POP GOES THE WORLD By Jenny Ortuoste for Manila Standard-Today, 3 May 2012, Thursday
A Little Patch of Paradise
Waukee, Iowa – It’s a town of less than 14,000 people, about twenty minutes from Des Moines on the freeway, and is as close to Heaven as a bit of earth can be.
It’s my first time to visit the Midwest. I am here to spend a few days with physician Amerlon Enriquez, his wife Eva, and their two children. Amer occasionally contributes to MST’s Diaspora column, and has been based in the US for nearly twenty years. He and his family have been Iowa residents for almost ten.
It is springtime, and God has laid wall-to-wall carpet in emerald green. Grass and trees growing in endless profusion, rolling from hill to hill. Lilacs fill the air with a heady scent. Fresh-mown grass is another common fragrance. Soon, Eva tells me, roses and hydrangeas will poke their colorful heads above the ground.
An Iowa landscape.
Iowa has a large farming community, and is one of the country’s top producers of corn and pork. Stuffed toys shaped like pigs and corn ears fill souvenir shops, along with John Deere tractor merchandise, homemade fudge and jam, and other tokens of an agricultural nature.
Massive silos reach into the sky, giant steel fingers filled with corn to be turned into food products, animal feeds and biofuel. The prosperity of the state shows in the miles and miles of perfectly paved roads, clean streets and sidewalks, and well-maintained public buildings.
Silos dot the Iowa landscape.
These infrastructural achievements are even more impressive when you learn that the entire state, which has an area of 145,743 square kilometers, almost as large as the combined area of Luzon and Visayas at 165,765, is maintained by and for only a little over three million people.
In contrast, Metro Manila is crammed with over eleven million people in an area less than 639 square kilometers.
Iowa has one of the country’s lowest unemployment rates; while a few companies are laying-off people, others are constructing new office buildings (such as hospitals and insurance firms).
People are friendly. You pass them on the street, they make eye contact, smile, and say hello. When Amer and his family first moved into their house, the next-door neighbor came over with pie.
Iowans take pride in their surroundings, keeping their homes and gardens immaculate. Paint is never peeling, lawns are always mowed, windows do not remain broken.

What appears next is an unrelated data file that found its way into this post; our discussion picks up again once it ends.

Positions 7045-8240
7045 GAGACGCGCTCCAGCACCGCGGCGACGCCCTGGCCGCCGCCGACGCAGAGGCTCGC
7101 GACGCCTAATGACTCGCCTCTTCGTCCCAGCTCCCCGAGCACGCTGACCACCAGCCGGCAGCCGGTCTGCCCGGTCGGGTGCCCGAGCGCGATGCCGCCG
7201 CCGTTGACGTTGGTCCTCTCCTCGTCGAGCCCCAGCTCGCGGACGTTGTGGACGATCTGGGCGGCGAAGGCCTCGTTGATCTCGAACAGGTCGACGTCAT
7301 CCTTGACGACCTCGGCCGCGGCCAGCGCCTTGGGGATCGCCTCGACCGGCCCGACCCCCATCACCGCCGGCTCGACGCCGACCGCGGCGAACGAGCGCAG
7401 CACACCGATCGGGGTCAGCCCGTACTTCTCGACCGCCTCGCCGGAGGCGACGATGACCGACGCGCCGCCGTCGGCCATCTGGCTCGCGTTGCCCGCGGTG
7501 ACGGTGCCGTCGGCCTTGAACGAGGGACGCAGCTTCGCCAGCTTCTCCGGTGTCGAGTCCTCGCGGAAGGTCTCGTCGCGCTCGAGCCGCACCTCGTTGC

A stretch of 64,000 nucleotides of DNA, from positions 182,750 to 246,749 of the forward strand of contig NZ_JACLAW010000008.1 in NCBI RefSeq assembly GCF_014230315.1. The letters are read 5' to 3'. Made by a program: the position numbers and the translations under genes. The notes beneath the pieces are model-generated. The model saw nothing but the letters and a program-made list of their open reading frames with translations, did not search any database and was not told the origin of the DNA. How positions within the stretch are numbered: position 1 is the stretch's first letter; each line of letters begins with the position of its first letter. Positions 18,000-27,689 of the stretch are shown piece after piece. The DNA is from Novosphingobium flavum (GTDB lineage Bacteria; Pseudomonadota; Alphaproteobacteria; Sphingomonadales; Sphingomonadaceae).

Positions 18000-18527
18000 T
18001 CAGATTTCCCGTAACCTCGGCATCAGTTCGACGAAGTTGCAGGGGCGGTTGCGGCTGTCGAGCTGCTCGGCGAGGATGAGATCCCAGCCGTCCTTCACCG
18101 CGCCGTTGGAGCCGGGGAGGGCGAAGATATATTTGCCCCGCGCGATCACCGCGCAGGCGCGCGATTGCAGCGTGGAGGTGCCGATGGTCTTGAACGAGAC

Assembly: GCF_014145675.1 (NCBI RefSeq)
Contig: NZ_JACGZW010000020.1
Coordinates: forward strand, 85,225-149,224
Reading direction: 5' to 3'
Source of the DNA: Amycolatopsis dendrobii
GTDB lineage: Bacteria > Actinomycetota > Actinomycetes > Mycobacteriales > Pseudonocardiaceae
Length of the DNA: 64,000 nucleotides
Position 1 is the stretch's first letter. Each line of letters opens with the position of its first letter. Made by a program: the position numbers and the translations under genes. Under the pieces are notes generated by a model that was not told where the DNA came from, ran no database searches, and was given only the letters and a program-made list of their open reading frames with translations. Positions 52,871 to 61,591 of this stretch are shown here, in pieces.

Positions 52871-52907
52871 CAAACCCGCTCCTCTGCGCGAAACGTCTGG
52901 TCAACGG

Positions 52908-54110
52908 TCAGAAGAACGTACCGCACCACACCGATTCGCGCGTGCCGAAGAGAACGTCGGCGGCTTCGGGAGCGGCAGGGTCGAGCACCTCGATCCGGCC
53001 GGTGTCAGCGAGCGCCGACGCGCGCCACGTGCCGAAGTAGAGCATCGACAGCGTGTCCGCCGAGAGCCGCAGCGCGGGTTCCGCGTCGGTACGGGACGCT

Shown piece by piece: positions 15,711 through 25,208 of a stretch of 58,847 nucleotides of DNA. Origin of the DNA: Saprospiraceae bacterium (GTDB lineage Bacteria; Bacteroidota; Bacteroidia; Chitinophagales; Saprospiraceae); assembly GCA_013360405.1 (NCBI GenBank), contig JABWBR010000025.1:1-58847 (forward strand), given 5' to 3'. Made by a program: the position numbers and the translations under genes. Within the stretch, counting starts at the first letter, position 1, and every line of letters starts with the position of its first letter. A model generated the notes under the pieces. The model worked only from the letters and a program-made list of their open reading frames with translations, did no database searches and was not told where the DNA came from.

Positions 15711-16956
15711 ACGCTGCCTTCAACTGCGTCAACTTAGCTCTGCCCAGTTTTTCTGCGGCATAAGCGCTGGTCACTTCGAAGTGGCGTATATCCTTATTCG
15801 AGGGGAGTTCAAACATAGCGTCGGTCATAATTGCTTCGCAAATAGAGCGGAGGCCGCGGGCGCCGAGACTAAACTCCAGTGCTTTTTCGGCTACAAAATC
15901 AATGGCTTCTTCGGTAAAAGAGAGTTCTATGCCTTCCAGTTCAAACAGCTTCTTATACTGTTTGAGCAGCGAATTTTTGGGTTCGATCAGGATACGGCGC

The front porch of a well-tended Iowa home.
They care for their environment – great expanses of woods are preserved so that deer can come up to Eva’s yard and nibble at her plants and raccoons can run across her lawn, and long stretches of freeway and roads are kept unilluminated to reduce light pollution. At night, you can go out on Amer and Eva’s deck, look up, and see stars sprinkled across an expanse of velvet black.
I have not seen stars in the Manila night sky in over a decade.
The people are so trusting, none of the stores have armed security guards out front like ours do. A store will be manned by only one to two people. Sometimes the storekeeper will go out back to fetch something, leaving you unattended for minutes. Come the corn harvest, farmers leave their sweet and crunchy produce out beside the road, with a sign setting out prices and an open cash box for payment – all also unwatched, unguarded. It could be cords of firewood or baskets of fruit, same thing.
They have a rich sense of history. Grand Avenue in Des Moines is lined with houses dating back a century or more. They are not torn down but sold to people who will preserve them. Old buildings are re-purposed; a Masonic temple lavishly decorated with marble, wood panels, and decorative tile was converted into a performing arts center. Other buildings from the 1800s are now offices. Also from that period are the red-painted covered wooden bridges featured in the film “Bridges of Madison County”, all lovingly maintained. Where now our own architectural gems, such as the Art Deco-style Jai Alai building?
Dr Enriquez on Roseman Bridge.
What is it about their culture that has resulted in their creating such a pleasant community? Honor, honesty, and hard work are among the significant values that guide them, as well as discipline, thrift, and respect for nature. Perhaps the state’s small population also makes it easier for their people to conform to the societal norms that continue to serve them well.
The Capitol building, Des Moines, Iowa. (Edited with Instagram)
Living close to nature, espousing traditional values, defending the environment and preserving history – this is a good way to live.
Amer and Eva have asked me to come back soon for a longer visit. I will try my best to do so, because I have left a wee bit of my heart here in Iowa, in their little patch of paradise. ***
All photos taken May 2012 with an iPhone 4S.